Wileyfox has launched with big ambitions, but James Pearce questions whether it has what it takes to firmly establish itself in the UK market
Last week we were invited along to the launch of a brand new British mobile manufacturer, Wileyfox, which in its invite promised to “disrupt” the mobile market. It wants to be the fox among the hen house, causing chaos, but I’m not sure its strategy is as sly as it hopes.
Offering devices that have powerful processors, quality screens and decent build quality at a low end cost is always going to sound appealing – on the surface at least. It has worked in China, and that is what Wileyfox is looking to emulate.
The problem any new entrant faces is that the UK’s mobile market is already extremely saturated, and the established players such as Apple or Samsung have such a large cash base to play with. They leave very little space for new entrants.
We’ve seen it before with the likes of Huawei, which has been selling handsets in the UK for around five years, but has only just started to gain a noticeable foothold. Huawei is by no means a small player – its position as the world’s third largest mobile phone vendor (according to Strategy Analytics) proves this, as does £1.7 billion in H1 2015 sales revenue.
It has set itself a lofty target of becoming the third biggest vendor in the UK by 2017, but currently represents just one per cent of the UK market.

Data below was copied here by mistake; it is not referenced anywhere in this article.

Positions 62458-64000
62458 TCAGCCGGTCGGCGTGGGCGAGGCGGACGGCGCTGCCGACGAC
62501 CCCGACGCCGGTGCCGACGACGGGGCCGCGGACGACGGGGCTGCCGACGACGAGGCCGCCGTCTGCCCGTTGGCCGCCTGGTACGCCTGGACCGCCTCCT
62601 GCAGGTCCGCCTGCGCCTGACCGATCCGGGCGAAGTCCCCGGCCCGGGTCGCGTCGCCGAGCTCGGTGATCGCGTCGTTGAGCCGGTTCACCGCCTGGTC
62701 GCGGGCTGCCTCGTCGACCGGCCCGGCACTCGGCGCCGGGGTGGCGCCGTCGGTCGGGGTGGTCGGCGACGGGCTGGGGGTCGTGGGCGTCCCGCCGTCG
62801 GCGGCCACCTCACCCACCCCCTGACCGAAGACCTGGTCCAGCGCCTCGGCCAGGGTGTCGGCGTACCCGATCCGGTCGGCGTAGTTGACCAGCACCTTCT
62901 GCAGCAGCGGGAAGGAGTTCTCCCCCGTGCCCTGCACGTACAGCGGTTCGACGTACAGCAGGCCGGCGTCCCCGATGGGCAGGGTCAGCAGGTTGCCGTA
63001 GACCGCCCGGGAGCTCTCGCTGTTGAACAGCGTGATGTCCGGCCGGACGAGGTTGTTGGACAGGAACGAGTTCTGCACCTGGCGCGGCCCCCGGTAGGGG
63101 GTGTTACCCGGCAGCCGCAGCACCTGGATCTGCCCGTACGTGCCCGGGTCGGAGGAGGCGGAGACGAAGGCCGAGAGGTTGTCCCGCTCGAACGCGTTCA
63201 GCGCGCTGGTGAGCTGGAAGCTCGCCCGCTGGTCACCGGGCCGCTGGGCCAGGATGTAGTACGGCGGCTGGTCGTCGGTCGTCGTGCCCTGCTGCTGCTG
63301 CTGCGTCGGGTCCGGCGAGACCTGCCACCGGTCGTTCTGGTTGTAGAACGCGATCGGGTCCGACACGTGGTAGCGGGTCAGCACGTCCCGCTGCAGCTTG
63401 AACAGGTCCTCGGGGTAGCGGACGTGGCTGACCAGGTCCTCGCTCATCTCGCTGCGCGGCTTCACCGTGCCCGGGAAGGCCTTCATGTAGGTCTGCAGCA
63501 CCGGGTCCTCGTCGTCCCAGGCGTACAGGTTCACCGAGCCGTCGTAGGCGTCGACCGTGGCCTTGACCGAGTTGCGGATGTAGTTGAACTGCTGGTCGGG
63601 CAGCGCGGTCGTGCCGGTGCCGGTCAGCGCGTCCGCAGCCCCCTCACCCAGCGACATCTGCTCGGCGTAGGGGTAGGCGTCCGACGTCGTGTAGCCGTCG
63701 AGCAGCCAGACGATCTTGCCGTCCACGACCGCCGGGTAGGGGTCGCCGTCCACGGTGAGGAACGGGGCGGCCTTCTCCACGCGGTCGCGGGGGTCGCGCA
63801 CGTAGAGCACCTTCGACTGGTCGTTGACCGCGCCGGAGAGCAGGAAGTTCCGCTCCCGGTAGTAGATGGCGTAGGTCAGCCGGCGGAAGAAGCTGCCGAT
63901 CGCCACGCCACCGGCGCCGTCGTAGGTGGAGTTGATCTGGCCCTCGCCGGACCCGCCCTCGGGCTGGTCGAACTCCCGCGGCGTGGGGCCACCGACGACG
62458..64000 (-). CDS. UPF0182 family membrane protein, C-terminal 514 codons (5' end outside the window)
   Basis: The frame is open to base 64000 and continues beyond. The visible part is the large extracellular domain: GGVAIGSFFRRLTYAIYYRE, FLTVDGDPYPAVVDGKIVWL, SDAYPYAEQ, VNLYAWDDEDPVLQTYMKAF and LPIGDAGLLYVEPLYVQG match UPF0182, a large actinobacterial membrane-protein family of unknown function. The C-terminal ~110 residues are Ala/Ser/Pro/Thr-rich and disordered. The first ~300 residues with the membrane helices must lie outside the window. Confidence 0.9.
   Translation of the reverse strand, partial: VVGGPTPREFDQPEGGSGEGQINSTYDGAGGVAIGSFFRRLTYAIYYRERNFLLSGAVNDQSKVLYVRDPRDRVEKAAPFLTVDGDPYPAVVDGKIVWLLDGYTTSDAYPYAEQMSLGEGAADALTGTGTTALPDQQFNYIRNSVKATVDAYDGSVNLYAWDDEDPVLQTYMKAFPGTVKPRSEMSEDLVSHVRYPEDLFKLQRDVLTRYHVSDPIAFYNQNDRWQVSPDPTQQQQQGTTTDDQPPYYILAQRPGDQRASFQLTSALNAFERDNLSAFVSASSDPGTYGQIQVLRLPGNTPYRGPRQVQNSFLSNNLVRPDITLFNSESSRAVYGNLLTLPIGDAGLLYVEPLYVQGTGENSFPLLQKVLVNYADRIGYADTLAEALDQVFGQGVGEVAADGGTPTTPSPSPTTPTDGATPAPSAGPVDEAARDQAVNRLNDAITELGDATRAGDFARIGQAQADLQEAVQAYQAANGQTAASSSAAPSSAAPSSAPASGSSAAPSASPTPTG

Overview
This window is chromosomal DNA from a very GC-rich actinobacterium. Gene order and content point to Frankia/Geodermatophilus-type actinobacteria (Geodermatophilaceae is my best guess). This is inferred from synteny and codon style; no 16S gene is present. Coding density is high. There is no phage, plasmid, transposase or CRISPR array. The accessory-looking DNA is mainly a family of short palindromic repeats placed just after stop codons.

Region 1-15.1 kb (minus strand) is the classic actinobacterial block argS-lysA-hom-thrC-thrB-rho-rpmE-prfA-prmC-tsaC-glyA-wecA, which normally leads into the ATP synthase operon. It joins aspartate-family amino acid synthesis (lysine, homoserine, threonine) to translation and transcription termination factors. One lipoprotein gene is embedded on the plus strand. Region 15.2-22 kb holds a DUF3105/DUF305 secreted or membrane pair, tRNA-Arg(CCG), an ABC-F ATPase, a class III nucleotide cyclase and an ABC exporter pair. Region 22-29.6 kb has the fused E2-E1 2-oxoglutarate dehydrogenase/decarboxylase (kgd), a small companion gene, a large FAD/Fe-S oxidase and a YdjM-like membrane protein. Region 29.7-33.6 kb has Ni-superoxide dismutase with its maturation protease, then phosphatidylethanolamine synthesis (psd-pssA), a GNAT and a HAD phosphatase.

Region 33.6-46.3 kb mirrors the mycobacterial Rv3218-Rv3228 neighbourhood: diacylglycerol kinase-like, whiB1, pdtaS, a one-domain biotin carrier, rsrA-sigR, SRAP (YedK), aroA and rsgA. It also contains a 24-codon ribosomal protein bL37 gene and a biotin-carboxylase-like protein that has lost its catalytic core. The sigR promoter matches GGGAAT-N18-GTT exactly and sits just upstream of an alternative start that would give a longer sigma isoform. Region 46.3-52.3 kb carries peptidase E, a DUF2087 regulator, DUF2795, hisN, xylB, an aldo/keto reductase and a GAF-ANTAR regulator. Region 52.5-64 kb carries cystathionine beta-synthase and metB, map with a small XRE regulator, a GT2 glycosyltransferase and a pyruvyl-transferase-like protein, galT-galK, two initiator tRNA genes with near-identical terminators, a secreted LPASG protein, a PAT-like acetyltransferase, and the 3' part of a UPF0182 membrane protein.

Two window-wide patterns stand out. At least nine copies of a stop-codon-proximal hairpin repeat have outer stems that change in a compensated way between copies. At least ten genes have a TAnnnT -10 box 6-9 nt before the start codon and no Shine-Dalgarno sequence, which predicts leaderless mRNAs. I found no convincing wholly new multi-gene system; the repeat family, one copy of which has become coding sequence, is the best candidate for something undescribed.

If a Chinese giant with existing operator relationships can’t make major in-roads in the UK within five years, then what chance does a company of just five employees based in Bond Street have?
Of course, Wileyfox isn’t aiming at mobile operators – it is hoping to capitalise on the SIM-free market which it claims will grow due to the increasing price of premium handsets and contracts. This may be the case, but for now, the subsidised handset model is still the way the UK buys phones.
What is worrying about Wileyfox’s prospects is the state of the existing mobile market. In the last year, the financial results for some of the biggest players have caused worry.
Take Motorola, for example, which is currently owned by Chinese PC maker Lenovo. Just last month, Lenovo announced plans to axe 3,200 jobs after it saw its profits plummet by almost 50 per cent. Its mobile division lost $300 million.
HTC is a great example of a lesser known company that entered the mobile market and made a big splash, but recently, its position in the market has looked increasingly perilous.
It has also faced major losses and announced plans to slash 2,500 jobs following a horrible quarter where revenue halved.
Even Samsung, the world’s largest mobile manufacturer, has faced a tough few years despite having a massive budget, huge earnings and one of the strongest mobile brands.
The one positive that Wileyfox will cling to is the successes of the likes of Xiaomi in China (aiming for 100 million handset sales this year) and OnePlus – one million sales of its first ever device, the OnePlus One.
However, the Chinese market is far from saturated and Wileyfox has no plans to compete there immediately. With no marketing budget, its nearest comparison is OnePlus, but is there really room to compete directly with a company that managed a fantastic viral marketing campaign? If it can’t capture the public imagination, it won’t sell phones.
What makes this perhaps more obvious is who owns Wileyfox – Meridian Partners – which also owns KAZAM, another UK-based manufacturer. KAZAM may be well known within the industry but ask the average Joe if they’ve heard of the brand, and I bet they’ll say no.
Being a new entrant in any market can be a daunting task, but entering a highly competitive and saturated one is a huge challenge. Despite the branding, I’m not sure this manufacturer is quite the wily old fox it claims to be.